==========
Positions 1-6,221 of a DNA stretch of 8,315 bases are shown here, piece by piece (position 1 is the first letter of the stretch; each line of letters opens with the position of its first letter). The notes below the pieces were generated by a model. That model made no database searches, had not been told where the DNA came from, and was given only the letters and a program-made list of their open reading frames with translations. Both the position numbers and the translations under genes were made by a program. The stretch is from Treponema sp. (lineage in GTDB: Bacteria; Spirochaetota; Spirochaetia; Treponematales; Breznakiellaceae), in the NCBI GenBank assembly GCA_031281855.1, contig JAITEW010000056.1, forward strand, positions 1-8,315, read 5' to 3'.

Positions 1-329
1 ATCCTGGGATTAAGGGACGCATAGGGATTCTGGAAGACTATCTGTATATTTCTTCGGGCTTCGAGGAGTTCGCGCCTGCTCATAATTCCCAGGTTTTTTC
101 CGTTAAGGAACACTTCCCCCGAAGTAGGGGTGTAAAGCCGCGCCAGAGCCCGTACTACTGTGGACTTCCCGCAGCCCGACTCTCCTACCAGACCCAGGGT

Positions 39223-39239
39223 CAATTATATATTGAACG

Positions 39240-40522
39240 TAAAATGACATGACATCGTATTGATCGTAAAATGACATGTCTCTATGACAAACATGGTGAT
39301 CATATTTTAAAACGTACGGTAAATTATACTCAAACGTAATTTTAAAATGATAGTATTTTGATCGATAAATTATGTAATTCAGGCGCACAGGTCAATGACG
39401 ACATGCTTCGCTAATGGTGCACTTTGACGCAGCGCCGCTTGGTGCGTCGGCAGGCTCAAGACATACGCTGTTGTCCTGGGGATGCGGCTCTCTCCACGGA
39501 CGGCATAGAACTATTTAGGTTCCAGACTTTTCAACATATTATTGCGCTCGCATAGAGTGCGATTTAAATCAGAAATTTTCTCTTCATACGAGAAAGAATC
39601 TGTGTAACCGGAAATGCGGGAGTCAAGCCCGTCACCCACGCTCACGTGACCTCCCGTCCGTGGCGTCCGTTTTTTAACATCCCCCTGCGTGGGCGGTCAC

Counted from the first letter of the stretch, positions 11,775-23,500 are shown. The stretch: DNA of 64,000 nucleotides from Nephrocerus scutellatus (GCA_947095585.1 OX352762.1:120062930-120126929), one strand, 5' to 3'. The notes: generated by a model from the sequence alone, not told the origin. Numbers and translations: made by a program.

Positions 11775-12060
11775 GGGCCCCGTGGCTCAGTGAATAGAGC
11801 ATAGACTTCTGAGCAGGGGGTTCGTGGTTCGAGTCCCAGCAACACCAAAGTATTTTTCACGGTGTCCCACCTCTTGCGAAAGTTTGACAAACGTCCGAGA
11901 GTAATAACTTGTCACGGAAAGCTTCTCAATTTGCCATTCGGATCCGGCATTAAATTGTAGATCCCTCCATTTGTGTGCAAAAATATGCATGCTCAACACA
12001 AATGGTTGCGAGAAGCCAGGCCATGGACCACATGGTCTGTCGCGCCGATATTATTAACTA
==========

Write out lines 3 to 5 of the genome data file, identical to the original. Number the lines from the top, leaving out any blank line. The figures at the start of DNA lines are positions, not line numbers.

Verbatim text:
1 ATCCTGGGATTAAGGGACGCATAGGGATTCTGGAAGACTATCTGTATATTTCTTCGGGCTTCGAGGAGTTCGCGCCTGCTCATAATTCCCAGGTTTTTTC
101 CGTTAAGGAACACTTCCCCCGAAGTAGGGGTGTAAAGCCGCGCCAGAGCCCGTACTACTGTGGACTTCCCGCAGCCCGACTCTCCTACCAGACCCAGGGT

Positions 39223-39239